Patriots Talk Podcast: Behind the scenes with Jeff Benedict, author of newly-released book The Dynasty | Listen & subscribe | Watch on YouTube
Benedict then revealed the agreement Kraft and Brady made in 2010 over lunch on the Cape during the most arduous negotiations of Brady’s career to that point.
That year, Brady feared that Belichick might soon move on from him. He re-signed with the Patriots only after Kraft promised he’d protect Brady by stepping in and essentially allowing him to leave on his own terms if Belichick ever decided to trade him. Their unwritted understanding had been the key to keeping Brady in New England for so much longer than any other player who’d played under Belichick.
But in this instance, Kraft wasn’t inclined to let Brady walk away from the Patriots and play for another team. Belichick might have preferred (Jimmy) Garoppolo at one time but Garoppolo was gone. Belichick was counting on Brady's being the Patriots quarterback in 2018. So was Kraft. He explained that to Brady and Bündchen.
The conversation was a difficult one and it ended without resolution.
At this point, Brady’s dissatisfaction with Belichick was morphing into an irritation with Kraft for what Brady perceived as Kraft going back on his word.
There was another meeting with Kraft, Brady and Bündchen. Kraft said he’d lobby Belichick to lighten up a little but that Kraft wasn’t going to let Brady out of his contract.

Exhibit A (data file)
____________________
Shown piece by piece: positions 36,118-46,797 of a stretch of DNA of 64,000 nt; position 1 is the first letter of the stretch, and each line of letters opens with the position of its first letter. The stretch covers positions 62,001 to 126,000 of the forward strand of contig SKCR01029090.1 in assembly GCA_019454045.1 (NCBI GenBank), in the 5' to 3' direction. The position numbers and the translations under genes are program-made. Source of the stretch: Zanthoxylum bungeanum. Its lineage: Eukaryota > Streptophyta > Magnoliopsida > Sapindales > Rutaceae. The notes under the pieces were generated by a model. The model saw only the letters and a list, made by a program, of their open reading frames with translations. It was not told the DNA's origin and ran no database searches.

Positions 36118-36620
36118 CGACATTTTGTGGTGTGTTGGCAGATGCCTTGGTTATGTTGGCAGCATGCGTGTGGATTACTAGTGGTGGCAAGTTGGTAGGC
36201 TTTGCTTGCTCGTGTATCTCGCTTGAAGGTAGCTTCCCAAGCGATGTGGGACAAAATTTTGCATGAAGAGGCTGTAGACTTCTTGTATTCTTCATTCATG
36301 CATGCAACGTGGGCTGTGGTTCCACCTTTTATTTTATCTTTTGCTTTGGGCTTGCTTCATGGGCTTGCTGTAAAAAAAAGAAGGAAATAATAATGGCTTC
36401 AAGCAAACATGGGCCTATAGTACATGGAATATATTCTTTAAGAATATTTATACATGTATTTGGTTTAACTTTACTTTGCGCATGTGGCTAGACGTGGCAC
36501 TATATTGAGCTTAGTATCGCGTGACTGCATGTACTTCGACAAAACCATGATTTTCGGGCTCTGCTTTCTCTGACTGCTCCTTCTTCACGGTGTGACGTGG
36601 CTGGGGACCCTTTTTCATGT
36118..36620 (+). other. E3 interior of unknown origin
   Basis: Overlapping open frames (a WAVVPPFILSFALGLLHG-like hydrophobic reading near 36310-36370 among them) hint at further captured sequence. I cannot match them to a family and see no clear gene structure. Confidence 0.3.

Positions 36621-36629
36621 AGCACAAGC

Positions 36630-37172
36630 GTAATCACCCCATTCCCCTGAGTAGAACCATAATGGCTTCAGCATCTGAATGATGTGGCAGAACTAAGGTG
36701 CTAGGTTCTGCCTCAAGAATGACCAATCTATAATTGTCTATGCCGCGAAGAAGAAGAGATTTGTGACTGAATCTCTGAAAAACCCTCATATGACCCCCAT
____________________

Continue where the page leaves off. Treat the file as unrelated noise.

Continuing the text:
When Kraft made his position clear, it was as if he had hit the lowest key on a piano. Silence filled his living room. On that note, Brady and Bündchen left without saying anything more.
Later that night, Kraft called back and told Brady he could go if he wanted.
The next day, Kraft called Brady again, according to Benedict.
“Look, I know I told you that you could leave,” Kraft said. “But I hope you don’t.”
“I’m not,” said Brady.
Brady had been talking with Bündchen about playing for two more years and remaining in New England.
“I don’t want to go,” Brady told Kraft. “I’ll work it out on my end.”
Working it out meant that Brady would be spending more time with his family in the 2018 offseason and not at OTAs.
Meanwhile, Benedict writes, Belichick “decided to move on from (Rob) Gronkowski” as Kraft and Brady were hashing things out. Gronkowski was told on April 22nd he’d been traded. “Pissed,” Benedict writes, “he notified the Patriots that he wasn’t going to Detroit. Instead he would retire. He had one other message for the team — Brady was the only quarterback he’d play with.”
The relationship didn’t mend itself magically after that. The incentive-laden contract bump Brady was given later in the summer prior to the year was another source of irritation. A source told me that summer that the contract was akin to refusing to take the thorn out of a lion’s paw.
But by the time the season started, Belichick and Brady pocketed their grievances and got along better than they had in years, sources told me at the time.
Everything wasn’t fixed forever — the two men were at cross-purposes in that Belichick wanted to build for the future and a 40-plus quarterback didn’t fit that bill — but they got along well enough to go 11-5 in 2018, and then rampage through the playoffs to another Super Bowl.